3. Political Subdivisions.
Dormancy statutes may cause political subdivisions’ judgments to become inactive, but the revival statute (Civ. Prac. & Rem. Code § 31.006) ensures that the political subdivision is not precluded by the statute of limitations. As a result, judgments of political subdivisions can be revived at any time, surpassing the two-year dormancy period.
4. Child Support Judgments.
The provision in § 34.001 Subsection (c) of the Civ. Prac. & Rem. Code creates an exception for child support judgments from the dormancy statute and applies to all such judgments, regardless of when they were granted or issued.
Property Subject to and Exempt from Execution.
1. Property Subject to Execution.
The judgment debtor’s property can be subject to execution levy unless it is exempted by constitutional provisions, statutes, or any other rule of law. Typically, the following types of property are not exempt: a. Cash on hand or in checking or savings accounts; b. Pleasure boats and their motors and trailers; c. Collections such as stamps, coins, etc.; d. Stocks, bonds, notes, and other investments; e. f. Airplanes. Corporations have no exemption for their property.
2. Property Exempt from Execution.
The following categories of property are exempt from execution, regardless of whether they pertain to a family or a single adult: a) The homestead b) Personal property falling under specified statutory categories, with a total fair market value not exceeding $100,000.00 for families or $50,000.00 for single adults without family affiliation c) Current wages earned from personal service (excluding child support) and unpaid commissions, limited to twenty-five percent (25%) of the $50/$100,000 aggregate limitations d) Professionally prescribed health aids e) Worker’s compensation payments f) Cemetery lots held for sepulcher purposes g) Property that the judgment debtor sold, mortgaged, or conveyed in trust, if the purchaser, mortgagee, or trustee identifies other property adequate to fulfill the execution h) Assets held by the trustee of a spendthrift trust for the benefit of the judgment debtor i) Certain insurance benefits j) Designated savings plans, including retirement benefits and health savings plans k) College Savings Plans l) Certain consigned artwork.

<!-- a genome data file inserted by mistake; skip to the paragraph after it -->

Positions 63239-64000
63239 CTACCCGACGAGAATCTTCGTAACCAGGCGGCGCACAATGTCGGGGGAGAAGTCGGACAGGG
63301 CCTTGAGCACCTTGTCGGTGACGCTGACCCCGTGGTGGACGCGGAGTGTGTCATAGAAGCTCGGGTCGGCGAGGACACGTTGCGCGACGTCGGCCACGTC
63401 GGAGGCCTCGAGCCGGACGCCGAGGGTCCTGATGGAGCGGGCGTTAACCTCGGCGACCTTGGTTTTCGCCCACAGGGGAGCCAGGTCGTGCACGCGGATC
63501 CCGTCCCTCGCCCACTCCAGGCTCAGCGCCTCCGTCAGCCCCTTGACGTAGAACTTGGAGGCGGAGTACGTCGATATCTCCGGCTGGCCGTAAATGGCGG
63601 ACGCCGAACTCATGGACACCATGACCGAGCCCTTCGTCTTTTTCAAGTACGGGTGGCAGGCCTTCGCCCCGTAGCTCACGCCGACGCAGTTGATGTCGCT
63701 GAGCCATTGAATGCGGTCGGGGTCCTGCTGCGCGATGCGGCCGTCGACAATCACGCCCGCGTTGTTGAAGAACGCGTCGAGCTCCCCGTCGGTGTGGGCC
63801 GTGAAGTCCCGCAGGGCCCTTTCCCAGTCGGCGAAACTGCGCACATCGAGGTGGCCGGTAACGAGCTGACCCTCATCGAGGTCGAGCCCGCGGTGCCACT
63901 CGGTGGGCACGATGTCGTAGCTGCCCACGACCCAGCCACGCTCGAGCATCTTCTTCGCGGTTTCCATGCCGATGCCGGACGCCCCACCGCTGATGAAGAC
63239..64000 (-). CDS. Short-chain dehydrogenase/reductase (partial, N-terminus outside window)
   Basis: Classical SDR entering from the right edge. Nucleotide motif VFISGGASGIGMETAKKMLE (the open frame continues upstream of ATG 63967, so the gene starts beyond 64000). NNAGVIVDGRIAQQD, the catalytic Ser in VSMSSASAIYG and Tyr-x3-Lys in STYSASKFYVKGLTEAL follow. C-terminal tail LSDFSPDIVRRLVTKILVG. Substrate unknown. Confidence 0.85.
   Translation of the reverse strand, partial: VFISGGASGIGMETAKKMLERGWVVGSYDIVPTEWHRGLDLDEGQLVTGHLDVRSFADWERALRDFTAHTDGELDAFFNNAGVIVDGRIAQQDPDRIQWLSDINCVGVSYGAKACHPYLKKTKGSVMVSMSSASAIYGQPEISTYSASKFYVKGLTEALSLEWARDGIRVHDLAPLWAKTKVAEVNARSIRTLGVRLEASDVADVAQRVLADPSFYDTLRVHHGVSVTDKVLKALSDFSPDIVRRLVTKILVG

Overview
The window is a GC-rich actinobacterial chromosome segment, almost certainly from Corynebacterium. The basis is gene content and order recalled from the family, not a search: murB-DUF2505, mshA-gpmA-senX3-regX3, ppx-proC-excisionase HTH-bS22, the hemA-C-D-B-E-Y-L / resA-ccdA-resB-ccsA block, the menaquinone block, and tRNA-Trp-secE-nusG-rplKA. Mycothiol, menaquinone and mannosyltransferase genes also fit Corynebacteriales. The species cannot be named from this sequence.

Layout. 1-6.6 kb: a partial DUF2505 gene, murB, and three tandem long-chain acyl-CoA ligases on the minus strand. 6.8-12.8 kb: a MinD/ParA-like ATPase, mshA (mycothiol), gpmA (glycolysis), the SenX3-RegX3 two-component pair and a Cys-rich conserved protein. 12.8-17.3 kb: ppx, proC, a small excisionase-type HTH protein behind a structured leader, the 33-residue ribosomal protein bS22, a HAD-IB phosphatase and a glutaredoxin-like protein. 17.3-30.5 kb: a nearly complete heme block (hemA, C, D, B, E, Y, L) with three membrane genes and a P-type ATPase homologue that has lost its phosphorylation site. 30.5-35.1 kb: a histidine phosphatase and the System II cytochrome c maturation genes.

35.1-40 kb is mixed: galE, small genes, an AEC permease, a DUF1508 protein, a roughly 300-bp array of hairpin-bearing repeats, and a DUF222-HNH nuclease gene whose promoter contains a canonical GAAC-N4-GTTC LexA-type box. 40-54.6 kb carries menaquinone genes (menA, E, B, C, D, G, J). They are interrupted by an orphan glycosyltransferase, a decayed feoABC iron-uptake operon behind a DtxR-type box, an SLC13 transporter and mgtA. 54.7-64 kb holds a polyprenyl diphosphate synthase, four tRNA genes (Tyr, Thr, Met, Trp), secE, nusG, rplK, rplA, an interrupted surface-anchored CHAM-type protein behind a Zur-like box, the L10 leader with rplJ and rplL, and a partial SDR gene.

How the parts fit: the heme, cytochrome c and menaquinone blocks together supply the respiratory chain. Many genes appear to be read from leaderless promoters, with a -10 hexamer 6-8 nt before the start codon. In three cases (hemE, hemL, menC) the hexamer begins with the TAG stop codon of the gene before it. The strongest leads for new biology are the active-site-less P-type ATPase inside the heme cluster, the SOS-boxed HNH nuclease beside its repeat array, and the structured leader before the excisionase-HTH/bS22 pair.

WRITS OF GARNISHMENT.
By employing the post-judgment garnishment process, a judgment creditor gains the ability to investigate the connection between a third party and the judgment debtor, seeking to determine if there are any funds or property owed to the debtor. In the presence of such debts, the creditor (garnishor) can obtain a garnishment judgment, compelling the third party (garnishee) to transfer payments to the garnishor rather than the judgment debtor.
Requirements to Issue
Garnishment can be sought after obtaining a judgment, but it requires satisfying specific requirements. Firstly, the creditor must have a valid and subsisting judgment against the debtor, with the judgment being considered final and subsisting from the date of rendition. Secondly, the debtor must not have filed an approved supersedeas bond to suspend execution on the judgment. Lastly, the creditor must declare, based on their knowledge, that the judgment debtor does not possess enough property in Texas subject to execution that can satisfy the judgment.